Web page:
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Hicks v. Smith

United States District Court, W.D. Kentucky, Louisville Division

November 22, 2017

JOSEPH HICKS, Plaintiff,
v.
RICHARD F. SMITH, et al., Defendants.

          MEMORANDUM OPINION AND ORDER

          David J. Hale, Judge United States

         Plaintiff Joseph Hicks alleges various violations of the Fair Credit Reporting Act, 15 U.S.C. § 1681 et seq., by Defendants Richard F. Smith and Equifax Information Services LLC. (Docket No. 1) Before the Court are three motions filed by Hicks: (i) a motion for summary judgment (D.N. 27); (ii) a motion requesting that the Court deny defense counsel's motion to appear pro hac vice (D.N. 39); and (iii) a motion to admit “Exhibit Y” to Hicks's list of exhibits (D.N. 40). For the reasons set forth below, the Court will deny without prejudice Hicks's motion for summary judgment. The Court will deny Hicks's other pending motions.

         I.

         Hicks filed this lawsuit on April 21, 2017. (D.N. 1) On the same day, Hicks moved for summary judgment on his claims. (D.N. 4) The motion was premature and defective because it did not comply with Local Rule 7.1(e), as Hicks failed to submit a proposed order with the motion. (See D.N. 5) Hicks then filed a second motion for summary judgment (D.N. 27), as well as motions to amend his complaint. (D.N. 26; D.N. 28) The Court denied the first summary-judgment motion as moot (D.N. 37), upon Hicks's request to terminate his “redundant” motions. (See D.N. 35) The Court also granted Hicks's motions to amend his complaint. (D.N. 41) Hicks has now filed a motion that asks the Court to deny Defendants' motion to allow attorney Norman Charles Campbell to appear pro hac vice. (D.N. 39) Hicks also moves to admit “Exhibit Y” to his list of exhibits, presumably for purposes of summary judgment. (D.N. 40)

         II.

         The Court's discussion of the pending motions will be brief, as Hicks's motion for summary judgment is deficient and his other two motions are moot. As an initial matter, Hicks filed his motion asking the Court to deny Defendants' motion to appear pro hac vice after this Court had already granted Defendants' motion in accordance with L.R. 83.2. (D.N. 36) Indeed, the Defendants' motion to appear pro hac vice was appropriate and thus Hicks's motion is meritless. (See id.) The Court will accordingly deny Hicks's motion as moot.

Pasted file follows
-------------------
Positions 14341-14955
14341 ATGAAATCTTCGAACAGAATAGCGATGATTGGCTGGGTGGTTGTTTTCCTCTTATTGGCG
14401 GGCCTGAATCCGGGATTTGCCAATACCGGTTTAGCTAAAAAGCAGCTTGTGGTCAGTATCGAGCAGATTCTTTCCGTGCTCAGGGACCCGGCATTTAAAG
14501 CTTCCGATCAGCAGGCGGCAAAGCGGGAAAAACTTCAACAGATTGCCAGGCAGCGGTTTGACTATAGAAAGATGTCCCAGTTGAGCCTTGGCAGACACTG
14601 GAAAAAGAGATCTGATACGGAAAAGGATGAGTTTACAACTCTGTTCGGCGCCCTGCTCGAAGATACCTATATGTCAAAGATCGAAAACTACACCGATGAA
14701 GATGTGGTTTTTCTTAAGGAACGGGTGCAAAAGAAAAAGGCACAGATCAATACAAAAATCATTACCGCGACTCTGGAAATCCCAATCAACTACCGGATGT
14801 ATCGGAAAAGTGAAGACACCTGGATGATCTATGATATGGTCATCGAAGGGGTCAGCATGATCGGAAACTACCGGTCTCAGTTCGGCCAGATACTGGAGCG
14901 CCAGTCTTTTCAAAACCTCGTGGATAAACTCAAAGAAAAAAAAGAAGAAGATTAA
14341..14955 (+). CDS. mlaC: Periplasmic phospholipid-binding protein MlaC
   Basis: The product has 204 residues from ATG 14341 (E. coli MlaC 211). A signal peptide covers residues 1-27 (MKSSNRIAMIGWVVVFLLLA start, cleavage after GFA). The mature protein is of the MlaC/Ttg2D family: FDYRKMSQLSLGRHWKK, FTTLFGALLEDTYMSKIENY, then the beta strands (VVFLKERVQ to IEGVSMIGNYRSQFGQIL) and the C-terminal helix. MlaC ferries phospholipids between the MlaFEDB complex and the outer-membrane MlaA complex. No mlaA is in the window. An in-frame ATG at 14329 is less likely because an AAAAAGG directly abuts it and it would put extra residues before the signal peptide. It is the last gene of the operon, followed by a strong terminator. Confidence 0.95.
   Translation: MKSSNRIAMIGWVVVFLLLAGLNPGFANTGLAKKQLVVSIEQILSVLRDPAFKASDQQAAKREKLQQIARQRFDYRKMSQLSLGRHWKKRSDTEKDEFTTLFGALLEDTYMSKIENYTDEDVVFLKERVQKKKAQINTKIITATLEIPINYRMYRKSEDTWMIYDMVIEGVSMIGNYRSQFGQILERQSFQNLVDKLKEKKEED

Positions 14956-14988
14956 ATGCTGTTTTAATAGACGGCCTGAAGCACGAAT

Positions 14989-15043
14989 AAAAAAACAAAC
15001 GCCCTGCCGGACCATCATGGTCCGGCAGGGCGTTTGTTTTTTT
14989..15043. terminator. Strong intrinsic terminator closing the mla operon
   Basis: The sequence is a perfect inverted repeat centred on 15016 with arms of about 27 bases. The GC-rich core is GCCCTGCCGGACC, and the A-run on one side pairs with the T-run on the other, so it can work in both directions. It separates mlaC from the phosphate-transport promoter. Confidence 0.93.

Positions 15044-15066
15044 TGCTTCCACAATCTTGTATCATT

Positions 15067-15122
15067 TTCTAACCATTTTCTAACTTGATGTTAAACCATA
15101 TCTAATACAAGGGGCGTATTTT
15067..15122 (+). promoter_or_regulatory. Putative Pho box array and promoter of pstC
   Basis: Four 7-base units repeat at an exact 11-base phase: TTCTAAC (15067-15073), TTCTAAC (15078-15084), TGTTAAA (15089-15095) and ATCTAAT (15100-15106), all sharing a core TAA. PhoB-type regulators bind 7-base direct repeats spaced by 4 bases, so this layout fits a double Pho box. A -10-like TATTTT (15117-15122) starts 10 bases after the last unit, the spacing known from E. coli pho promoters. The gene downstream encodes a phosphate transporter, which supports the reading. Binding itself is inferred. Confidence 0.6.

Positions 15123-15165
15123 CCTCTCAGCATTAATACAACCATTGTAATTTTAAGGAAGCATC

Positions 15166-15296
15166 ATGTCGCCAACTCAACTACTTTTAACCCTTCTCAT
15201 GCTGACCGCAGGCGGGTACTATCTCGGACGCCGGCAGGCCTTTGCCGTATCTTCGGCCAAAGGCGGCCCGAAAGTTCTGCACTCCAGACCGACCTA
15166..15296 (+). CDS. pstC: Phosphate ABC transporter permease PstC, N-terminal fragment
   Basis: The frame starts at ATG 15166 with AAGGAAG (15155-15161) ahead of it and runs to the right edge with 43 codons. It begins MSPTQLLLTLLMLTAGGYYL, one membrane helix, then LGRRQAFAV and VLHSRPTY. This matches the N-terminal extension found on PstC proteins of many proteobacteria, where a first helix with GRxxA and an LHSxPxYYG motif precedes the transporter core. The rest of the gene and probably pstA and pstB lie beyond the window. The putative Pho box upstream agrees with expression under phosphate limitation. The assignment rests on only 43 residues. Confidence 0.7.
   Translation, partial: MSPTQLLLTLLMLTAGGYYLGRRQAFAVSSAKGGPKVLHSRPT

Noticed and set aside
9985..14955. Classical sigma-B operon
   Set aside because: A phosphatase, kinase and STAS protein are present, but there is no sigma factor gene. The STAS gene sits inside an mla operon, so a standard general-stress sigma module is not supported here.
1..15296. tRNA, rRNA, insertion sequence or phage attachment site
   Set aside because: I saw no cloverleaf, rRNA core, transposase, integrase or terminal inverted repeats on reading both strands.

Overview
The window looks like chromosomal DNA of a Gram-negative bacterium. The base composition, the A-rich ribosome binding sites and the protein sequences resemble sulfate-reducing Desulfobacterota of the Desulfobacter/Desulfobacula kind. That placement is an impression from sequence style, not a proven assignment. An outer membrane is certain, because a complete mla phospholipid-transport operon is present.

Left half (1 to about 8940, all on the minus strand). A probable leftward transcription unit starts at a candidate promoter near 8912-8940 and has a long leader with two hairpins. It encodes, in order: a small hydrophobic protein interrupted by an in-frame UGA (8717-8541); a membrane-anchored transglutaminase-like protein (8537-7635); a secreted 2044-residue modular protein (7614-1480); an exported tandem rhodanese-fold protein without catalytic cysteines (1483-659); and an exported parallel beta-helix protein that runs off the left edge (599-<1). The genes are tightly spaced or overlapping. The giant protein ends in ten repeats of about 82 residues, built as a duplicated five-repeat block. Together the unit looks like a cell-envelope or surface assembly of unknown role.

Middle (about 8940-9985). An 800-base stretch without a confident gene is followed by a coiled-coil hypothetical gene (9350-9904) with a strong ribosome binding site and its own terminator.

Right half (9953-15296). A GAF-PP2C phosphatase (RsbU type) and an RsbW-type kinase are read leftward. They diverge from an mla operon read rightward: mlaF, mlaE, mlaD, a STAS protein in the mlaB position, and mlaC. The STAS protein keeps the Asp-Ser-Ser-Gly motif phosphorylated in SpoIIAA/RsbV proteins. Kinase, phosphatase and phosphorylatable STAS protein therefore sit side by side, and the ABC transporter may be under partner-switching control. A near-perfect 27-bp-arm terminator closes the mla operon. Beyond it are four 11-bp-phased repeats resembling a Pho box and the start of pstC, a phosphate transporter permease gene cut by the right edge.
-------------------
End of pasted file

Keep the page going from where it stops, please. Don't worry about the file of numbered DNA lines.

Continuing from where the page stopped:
The Court will also deny Hicks's motion for summary judgment. This motion suffers from several deficiencies. First, Hicks has again failed to comply with L.R. 7.1(e) by not attaching a proposed order to his motion. Indeed, the motion fails to comply with L.R. 7.1 in several respects, since it fails to “state with particularity the grounds for the motion, the relief sought, and the legal argument necessary to support it.” (See D.N. 27) The motion merely parrots the allegations set forth in Hicks's amended complaint in a conclusory fashion with little to no legal argument involved. (See D.N. 27; D.N. 42) This is insufficient. See Voytko v. Consol. Rail Corp., No. 94-4240, 1996 WL 452934, at *2 (6th Cir. Aug. 8, 1996) (“At summary judgment, a Plaintiff must do more than merely repeat the allegations which appear in his complaint.”).

         Moreover, for several of his claims, Hicks fails to cite to the record in support of summary judgment. For example, in support of his request for summary judgment on Claim 16, Hicks merely states that “Plaintiff stands by claim 16 as written.” (D.N. 27, PageID # 214) In requesting summary judgment as to Claim 26, Hicks notes that his “Experian Credit Report speaks for itself and thus Equifax “can present no explanation or defense.” (Id., PageID # 215) This is insufficient. Celotex Corp. v. Catrett, 477 U.S. 317, 328 (1986) (White, J., concurring) (“It is not enough to move for summary judgment without supporting the motion in any way or with a conclusory assertion that the [nonmoving party] has no evidence to prove his case.”).

         Furthermore, as Equifax notes in its response, “[t]he ‘affidavit' attached to [Hicks's motion for summary judgment] fails to qualify as an affidavit because it was not ‘written down and sworn by the declarant before an office authorized to administer oaths, such as a notary public.'” (D.N. 31, PageID # 232 (quoting Smith v. Rees, No. 5:07CV-P-180-R, 2007 WL 4119031, at *1 (W.D. Ky. Nov. 14, 2007))) The “affidavit” likewise does not qualify as a declaration because Hicks does not state that he is making his statements under penalty of perjury. See Pollock v. Pollock, 154 F.3d 601, 611 n.20 (6th Cir. 1998). Thus, any attempt by Hicks to cure the deficiencies of his motion with this “affidavit” is unavailing.

         Finally, because Exhibit Y does not fix the deficiencies in Hick's motion for summary judgment, the Court will deny his motion to admit Exhibit Y as moot.

         III.

         For the reasons set forth above, and the Court being otherwise sufficiently advised, it is hereby ORDERED as follows:

         (1) Hicks's motion for summary judgment (D.N. 27) is DENIED without prejudice.

         (2) Hicks's motion to deny Defendants' motion to appear pro hac vice (D.N. 39) and motion to admit ...


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